A prudent investor will always consider strategies for reducing, or possibly, eliminating the risk of loss, whether trivial or substantial. Towards understanding the risk involved in the purchase of any stock, including penny stocks, it is a trivial matter to obtain the financial documents that each company must with the SEC. These can be obtained in original form on the EDGAR website, which is found at the website for the Securities and Exchange Commission. This is a free website and nearly all of the information necessary to evaluate the risks associated with the purchase of shares in any company can be found there. A distilled version of these documents can be located at the “Key Statistics” section of the Yahoo Finance website for any particular company that an investor might want to consider. The major shareholders are also to be found on the Yahoo Finance Website. Here, I have provided the link to the website containing the identity and shareholding of the major shareholders of Alcoa, Inc. The take-away message is that more information is now available to the individual investor about any given company than was available in the entire history of modern civilization. There is no excuse for an investor to buy even a single share of any company without first obtaining all of the available information about that company and carefully studying and analysing that information.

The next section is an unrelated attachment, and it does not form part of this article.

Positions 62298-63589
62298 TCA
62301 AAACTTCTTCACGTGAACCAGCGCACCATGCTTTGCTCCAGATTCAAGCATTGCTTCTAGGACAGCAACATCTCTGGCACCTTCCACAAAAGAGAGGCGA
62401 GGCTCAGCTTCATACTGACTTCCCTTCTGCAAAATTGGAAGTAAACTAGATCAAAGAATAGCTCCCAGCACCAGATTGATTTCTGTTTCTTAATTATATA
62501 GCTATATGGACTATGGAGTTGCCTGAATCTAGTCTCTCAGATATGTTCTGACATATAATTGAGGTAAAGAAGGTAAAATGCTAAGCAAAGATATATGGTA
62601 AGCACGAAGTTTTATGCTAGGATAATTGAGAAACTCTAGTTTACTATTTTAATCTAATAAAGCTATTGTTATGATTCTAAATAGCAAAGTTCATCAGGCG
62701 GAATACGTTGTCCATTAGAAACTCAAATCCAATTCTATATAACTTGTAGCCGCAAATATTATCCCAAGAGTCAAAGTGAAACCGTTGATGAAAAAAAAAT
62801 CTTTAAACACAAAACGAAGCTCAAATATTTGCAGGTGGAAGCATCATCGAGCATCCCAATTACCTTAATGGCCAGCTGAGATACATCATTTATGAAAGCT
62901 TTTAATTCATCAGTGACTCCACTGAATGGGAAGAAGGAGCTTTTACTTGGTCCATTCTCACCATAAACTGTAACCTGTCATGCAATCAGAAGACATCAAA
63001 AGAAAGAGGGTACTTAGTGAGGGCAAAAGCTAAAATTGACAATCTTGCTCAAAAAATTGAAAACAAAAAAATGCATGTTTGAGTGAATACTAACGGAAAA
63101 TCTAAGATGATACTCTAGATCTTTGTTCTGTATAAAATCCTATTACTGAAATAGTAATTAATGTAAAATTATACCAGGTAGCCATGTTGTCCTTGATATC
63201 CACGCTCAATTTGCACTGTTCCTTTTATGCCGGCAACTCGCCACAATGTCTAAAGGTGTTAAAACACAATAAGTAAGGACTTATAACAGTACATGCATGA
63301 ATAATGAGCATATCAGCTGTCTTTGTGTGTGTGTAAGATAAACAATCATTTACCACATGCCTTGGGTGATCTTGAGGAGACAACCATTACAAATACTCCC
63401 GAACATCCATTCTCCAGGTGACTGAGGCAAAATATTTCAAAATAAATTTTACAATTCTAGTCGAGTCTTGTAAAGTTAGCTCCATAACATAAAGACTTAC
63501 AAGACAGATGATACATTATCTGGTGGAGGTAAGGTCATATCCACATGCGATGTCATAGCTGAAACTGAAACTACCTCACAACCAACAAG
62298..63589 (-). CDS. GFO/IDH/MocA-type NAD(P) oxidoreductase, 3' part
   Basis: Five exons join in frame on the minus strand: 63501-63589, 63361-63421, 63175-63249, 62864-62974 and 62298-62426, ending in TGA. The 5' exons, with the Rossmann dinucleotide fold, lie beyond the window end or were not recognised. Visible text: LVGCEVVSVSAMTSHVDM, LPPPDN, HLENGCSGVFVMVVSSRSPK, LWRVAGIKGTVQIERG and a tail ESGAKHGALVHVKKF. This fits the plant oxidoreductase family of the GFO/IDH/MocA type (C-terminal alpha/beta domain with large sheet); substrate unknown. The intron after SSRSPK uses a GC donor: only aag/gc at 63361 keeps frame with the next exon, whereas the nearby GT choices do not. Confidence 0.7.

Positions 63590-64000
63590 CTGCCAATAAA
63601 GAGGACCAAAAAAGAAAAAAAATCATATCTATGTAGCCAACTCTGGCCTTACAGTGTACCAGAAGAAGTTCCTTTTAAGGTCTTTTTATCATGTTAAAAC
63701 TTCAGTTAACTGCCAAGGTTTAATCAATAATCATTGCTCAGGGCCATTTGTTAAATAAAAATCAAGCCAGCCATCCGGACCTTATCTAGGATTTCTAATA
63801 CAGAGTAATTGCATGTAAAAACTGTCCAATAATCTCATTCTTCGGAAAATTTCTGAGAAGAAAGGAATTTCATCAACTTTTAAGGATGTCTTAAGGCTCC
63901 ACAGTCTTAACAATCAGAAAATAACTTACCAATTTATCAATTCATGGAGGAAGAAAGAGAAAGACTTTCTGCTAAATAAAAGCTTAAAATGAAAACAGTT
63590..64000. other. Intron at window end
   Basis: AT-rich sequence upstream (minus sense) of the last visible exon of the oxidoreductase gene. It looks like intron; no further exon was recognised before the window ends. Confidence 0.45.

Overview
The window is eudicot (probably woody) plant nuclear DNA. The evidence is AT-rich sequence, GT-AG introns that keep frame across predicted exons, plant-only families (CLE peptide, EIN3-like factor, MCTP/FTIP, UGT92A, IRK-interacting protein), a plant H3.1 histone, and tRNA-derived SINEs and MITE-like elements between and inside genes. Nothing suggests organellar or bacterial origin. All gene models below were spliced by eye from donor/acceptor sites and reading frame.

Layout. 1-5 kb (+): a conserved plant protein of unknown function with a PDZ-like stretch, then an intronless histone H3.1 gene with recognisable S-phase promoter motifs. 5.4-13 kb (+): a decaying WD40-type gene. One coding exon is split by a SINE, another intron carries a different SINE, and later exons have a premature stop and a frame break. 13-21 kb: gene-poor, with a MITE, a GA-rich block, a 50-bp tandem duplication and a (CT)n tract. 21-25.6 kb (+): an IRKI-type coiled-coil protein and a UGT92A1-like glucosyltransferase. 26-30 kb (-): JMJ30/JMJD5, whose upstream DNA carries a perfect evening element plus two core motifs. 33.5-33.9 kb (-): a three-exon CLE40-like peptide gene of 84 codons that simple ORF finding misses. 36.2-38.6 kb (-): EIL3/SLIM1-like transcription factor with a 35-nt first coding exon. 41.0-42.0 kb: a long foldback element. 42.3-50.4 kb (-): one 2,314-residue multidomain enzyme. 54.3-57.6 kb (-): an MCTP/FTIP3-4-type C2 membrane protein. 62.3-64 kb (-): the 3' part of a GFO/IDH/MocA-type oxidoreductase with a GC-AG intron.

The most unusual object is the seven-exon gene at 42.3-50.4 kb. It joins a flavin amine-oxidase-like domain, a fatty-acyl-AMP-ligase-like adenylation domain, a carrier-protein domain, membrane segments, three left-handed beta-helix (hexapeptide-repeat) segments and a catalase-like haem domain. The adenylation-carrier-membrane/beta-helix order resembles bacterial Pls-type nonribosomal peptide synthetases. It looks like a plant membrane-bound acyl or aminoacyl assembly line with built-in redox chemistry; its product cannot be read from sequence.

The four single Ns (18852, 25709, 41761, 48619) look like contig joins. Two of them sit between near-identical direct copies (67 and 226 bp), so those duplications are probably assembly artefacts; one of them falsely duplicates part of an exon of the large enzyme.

Today, the threnody is “get rich by `beating the market’,” and penny stock strategies can certainly be a valuable tool in doing so. However, buying penny stocks without first understanding the nature of penny stock SCAMS and understanding the players involved as will as the companies that are for sale is like walking through a minefield of Bouncing Bettys wearing a blindfold. At some point you are guaranteed of catastrophic injury.
Also, in modern society, we want to be able to engage in extremely risky behaviour and then run to the regulatory agencies, state law enforcement agencies, or the courts when things go seriously wrong. What ever happened to “personal responsibility”? What ever happened to a society that said: I goofed up and I must pay. Sure, spammers exist: filter them out using your e-mail filter. Scammers exist, always have, always will: keep your purse tucked into your pocket. If you make ill advised mistakes whilst knowingly engaging in risky behaviour and then lose your money: then expect to suffer the consequences. That is called taking “personal responsibility” for your own actions.
I hope this helps.
Nathan A. Busch